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It's the thinking man's summer camp, a `coming home,' a nostalgic glimpse of the past now facing a troubled future. From the air, Chautauqua and the surrounding countryside look like a Grant Wood landscape -- rolling green-gold fields, cone-shaped shade trees, spired firs, ribbons of road, and farmhouses.

Once through the well-guarded gates of the 111-year-old Chautauqua Institution, you find yourself in another frame. Here is a Victorian Shangri-la, as Norman Rockwell might have painted it.

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``It's like coming home,'' says Chautauqua president Daniel Bratton. In a sense, it's like coming home to nostalgia: a peaceful, old-fashioned village with American flags, wicker rockers, and flowering lanyards on every porch.

But Chautauqua's antique charm may be in jeopardy unless Chautauquans act to preserve it against the twin threats of trendiness and greed. Already some of the historic rooming houses have been razed to make way for expensive condos. And the historic red-frame St. Elmo's Hotel, a Chautauqua landmark built in 1910 that figures prominently in community brochures, is about to be torn down to make way for a $4.5 million replacement hotel designed in neo-Victorian style.

Generations of families have come to this summer center for the arts, education, religion, and recreation, founded in 1874 by Methodist Bishop John H. Vincent and industrialist Lewis Miller as a tent encampment on the lake.

``The two founders wanted to found a summer institution, a place for Sunday school teachers,'' says Dr. Bratton. He explains that one of the founders, Bishop Vincent, ``believed strongly that to be an effective Sunday school teacher you had to have some sensitivity to the arts, . . . the whole person concept, and it [the institution] just exploded.''

In the first year the term was a week, with tents. By the seventh year, 1881, it stretched over several weeks and drew such crowds that the venerable Athenaeum Hotel was built.

Chautauqua is a nonprofit cultural organization owned and run by members of the Chautauqua property-owning community under a special New York State statute. It has an operating budget of $6 million annually and is primarily funded by sale of tickets to events and related parking charges. A single season ticket is $700. But the institution also derives about 25 percent of its income from fund-raising.

The open-mindedness which Chautauqua fans prize is reflected today in its separate theme weeks, devoted this summer to a conference on US-Soviet relations; business and economics; science and the environment; humanities and arts; generations; world peace; health and wholeness; and national affairs and global issues. In addition, this thinking man's summer camp also offers concerts, its own opera, symphony orchestra, summer theater, cinema, sailing, golfing, swimming, and fishing.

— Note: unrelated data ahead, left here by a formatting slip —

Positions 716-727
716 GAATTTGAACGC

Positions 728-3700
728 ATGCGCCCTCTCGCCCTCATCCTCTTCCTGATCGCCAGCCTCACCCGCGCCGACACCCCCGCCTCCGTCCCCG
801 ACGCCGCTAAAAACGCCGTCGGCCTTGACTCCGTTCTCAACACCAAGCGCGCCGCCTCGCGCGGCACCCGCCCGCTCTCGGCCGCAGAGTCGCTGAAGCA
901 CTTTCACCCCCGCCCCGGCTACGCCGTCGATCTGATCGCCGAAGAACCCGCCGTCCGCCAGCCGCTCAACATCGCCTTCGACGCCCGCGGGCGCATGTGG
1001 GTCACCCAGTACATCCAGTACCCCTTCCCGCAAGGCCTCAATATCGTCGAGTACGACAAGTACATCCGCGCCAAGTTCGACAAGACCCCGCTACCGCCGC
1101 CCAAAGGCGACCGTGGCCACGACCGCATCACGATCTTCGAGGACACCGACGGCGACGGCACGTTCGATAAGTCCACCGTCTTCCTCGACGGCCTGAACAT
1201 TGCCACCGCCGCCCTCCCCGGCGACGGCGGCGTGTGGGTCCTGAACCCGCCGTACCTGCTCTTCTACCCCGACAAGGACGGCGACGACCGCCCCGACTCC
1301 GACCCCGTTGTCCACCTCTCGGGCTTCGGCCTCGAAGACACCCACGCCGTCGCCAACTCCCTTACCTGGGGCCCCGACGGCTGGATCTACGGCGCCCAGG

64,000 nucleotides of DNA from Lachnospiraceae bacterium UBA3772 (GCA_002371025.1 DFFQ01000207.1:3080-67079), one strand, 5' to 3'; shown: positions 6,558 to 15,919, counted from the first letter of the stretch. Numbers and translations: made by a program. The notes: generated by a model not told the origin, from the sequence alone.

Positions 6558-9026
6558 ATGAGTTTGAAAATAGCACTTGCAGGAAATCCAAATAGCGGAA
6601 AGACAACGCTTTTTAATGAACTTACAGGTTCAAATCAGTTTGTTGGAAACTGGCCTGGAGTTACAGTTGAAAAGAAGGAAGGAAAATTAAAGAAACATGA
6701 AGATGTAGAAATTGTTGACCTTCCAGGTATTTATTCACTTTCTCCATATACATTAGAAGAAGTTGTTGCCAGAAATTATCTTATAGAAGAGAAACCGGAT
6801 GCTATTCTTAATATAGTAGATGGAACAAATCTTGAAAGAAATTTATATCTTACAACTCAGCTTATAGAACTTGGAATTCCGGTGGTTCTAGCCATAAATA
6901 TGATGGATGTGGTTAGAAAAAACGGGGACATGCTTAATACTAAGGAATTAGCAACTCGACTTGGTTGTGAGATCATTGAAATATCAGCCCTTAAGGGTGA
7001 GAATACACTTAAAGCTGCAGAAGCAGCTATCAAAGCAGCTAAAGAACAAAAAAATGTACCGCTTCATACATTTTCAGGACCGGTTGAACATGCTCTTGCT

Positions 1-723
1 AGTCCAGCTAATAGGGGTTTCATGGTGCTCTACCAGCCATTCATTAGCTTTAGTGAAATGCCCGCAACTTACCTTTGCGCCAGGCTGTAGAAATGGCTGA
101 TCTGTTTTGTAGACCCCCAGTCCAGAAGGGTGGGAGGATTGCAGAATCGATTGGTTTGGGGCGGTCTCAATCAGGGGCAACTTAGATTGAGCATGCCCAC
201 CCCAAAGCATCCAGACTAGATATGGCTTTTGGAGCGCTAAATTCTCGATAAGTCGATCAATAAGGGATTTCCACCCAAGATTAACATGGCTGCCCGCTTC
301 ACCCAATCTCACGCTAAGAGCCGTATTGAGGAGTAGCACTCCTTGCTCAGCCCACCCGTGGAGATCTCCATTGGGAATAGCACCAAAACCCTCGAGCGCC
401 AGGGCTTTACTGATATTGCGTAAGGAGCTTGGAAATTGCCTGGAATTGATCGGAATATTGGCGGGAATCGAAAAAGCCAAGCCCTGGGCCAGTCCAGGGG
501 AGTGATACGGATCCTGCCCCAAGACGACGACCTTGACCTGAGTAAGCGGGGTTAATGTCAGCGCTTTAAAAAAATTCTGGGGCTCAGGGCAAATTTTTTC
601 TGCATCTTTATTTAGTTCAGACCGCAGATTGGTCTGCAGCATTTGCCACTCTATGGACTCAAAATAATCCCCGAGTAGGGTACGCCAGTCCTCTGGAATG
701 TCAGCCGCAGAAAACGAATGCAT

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It offers an extensive summer school, where over 9,000 young men and women study, as well as daily religious and educational seminars. Only at Chautauqua would you have singer Joan Baez, psychiatrist Robert Coles, bandleader Peter Duchin, author Susan Sontag, opera star Sergio Franchi, Bishop John T. Walker, who is dean of the National Cathedral and Episcopal, and rockers Gary Lewis and the Playboys on the same menu.

Historically, the institution gave rise in the 19th century to a series of ``Chautauqua circuit'' intellectual traveling road shows and has drawn its share of celebrity fans. Among them: Thomas Alva Edison, nine US presidents beginning with Ulysses S. Grant, and William Jennings Bryan, John Philip Sousa, and Leo Tolstoy.

But now, the sense of history here may be destroyed. There may be no answer to the paradox of how an authentic, historic building would be torn down to make way for a brand new one in period style. Joreta Speck, the developer who bought the St. Elmo for $400,000, says it failed to meet existing state health and safety standards. She adds that she knew ``when it was purchased that there would have to be a new building.''

According to Mrs. Speck, renovation was not an option. Is she concerned that the razing of historic buildings like this may ruin the very ambiance that draws people to Chautauqua? ``There's always that danger, but the alternative,'' she says, is ``that the old buildings will rot and fall down.'' She endorses replacing them with new buildings in a similar style ``that will meet the changing needs of Chautauqua.''

Dr. Bratton says it was concern over ``the explosion of condominiums'' rather than the planned destruction of the St. Elmo that caused a sudden meeting of the board of trustees in mid-May to keep the Chautauqua ambiance intact. To prevent the condo-ization of Chautauqua, he says, the community has adopted a comprehensive set of land-use and architectural regulations. Builders may still buy and develop property -- within the guidelines.

Change apart from the buildings is inevitably coming to Chautauqua, as increasing numbers of young families with children alter the sedate atmosphere older Chautauquans cherish. There is also the possibility that the mostly white middle-class community, where Dr. Bratton says ``we welcome everyone,'' may also become more diverse as well as affluent.

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